The AP-2 endocytic adaptor has been extensively characterized in mammalian cells and is considered to play a role both in cargo binding and in formation of endocytic sites. However, despite our detailed knowledge of mechanistic aspects of endocytic complex assembly and disassembly in the model organism Saccharomyces cerevisiae, no function of AP-2 had been described in wild-type yeast under normal growth conditions. A recent study however revealed that disruption of the complex caused by deletion of the gene encoding its mu subunit (APM4) caused defects in cell polarity such that responses to pheromone, nutritional status and cell wall damage were affected. Furthermore, a homozygous deletion of the mu subunit gene in Candida albicans affected its ability to grow hyphae. Direct binding to the yeast cell wall stress sensor Mid2 was detected, and in an apm4 deletion strain Mid2 showed reduced re-localization to the mother bud neck region following cell wall damage with calcofluor or to the mating projection tip. Here we demonstrate an interaction between Apm4 and the yeast cell wall integrity pathway component Pkc1 and show that mutation of the predicted Pkc1 site in the Apm4 hinge region affects recruitment of the AP-2 complex to endocytic sites.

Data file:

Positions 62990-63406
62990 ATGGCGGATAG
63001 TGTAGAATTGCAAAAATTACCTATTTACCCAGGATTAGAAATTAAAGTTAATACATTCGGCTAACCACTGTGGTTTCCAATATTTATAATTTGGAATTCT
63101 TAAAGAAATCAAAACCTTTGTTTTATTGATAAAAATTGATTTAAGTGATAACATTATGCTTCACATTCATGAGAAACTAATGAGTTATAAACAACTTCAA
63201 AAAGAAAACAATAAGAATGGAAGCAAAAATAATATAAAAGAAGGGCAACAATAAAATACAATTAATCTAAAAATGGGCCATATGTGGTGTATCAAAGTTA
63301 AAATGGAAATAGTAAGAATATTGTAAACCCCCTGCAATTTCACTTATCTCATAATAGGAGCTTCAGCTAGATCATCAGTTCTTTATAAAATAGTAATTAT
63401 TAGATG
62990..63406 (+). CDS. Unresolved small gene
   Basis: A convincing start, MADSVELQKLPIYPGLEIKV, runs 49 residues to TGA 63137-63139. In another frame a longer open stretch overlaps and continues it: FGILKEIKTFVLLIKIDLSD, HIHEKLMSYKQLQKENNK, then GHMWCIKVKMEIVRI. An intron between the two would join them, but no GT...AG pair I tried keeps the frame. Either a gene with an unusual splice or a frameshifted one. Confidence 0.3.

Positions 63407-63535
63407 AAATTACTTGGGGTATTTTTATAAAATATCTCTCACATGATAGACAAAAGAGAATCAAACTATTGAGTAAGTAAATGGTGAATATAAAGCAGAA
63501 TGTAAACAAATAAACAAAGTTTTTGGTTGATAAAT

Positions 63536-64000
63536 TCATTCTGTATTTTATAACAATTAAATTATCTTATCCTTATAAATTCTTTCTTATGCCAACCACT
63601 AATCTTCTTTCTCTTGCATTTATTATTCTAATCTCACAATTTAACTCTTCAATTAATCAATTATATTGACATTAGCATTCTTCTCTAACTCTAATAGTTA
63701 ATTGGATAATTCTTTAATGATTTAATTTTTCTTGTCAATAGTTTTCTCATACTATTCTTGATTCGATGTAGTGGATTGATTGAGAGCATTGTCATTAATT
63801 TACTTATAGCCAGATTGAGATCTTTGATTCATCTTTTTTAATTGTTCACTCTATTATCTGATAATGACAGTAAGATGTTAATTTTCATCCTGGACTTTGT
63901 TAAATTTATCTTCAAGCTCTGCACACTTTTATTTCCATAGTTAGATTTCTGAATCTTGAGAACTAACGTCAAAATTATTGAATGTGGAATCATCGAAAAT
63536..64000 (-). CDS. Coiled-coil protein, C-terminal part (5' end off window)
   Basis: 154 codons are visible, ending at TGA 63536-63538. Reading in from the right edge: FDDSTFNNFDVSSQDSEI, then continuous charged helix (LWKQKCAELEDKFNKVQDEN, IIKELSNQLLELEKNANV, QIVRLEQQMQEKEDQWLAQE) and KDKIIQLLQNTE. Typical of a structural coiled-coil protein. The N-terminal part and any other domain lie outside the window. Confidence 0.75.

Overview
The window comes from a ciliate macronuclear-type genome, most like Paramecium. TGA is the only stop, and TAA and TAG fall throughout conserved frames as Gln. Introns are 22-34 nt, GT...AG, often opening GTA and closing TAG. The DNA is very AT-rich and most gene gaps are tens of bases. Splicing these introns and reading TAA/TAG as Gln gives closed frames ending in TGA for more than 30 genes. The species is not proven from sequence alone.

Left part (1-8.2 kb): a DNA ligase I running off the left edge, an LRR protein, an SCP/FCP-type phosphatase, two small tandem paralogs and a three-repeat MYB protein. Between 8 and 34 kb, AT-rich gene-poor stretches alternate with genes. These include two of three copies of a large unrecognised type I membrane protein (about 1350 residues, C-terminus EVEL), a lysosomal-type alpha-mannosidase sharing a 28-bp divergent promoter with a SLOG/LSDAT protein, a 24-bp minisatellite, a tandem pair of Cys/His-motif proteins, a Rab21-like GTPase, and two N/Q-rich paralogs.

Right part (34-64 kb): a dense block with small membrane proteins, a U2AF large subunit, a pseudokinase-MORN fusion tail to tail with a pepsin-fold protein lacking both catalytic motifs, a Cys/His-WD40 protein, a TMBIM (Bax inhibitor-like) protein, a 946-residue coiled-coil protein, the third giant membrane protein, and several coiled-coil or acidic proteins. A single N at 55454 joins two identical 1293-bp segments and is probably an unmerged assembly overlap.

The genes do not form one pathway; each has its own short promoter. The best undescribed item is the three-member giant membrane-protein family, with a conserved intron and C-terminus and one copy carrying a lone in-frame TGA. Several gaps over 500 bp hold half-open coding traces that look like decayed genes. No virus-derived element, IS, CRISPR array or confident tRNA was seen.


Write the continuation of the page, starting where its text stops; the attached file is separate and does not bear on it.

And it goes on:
Chapa-y-Lazo, B., & Ayscough, K. R. (2014). Apm4, the mu subunit of yeast AP-2 interacts with Pkc1, and mutation of the Pkc1 consensus phosphorylation site Thr176 inhibits AP-2 recruitment to endocytic sites. Communicative and Integrative Biology, 7(4). https://doi.org/10.4161/cib.28522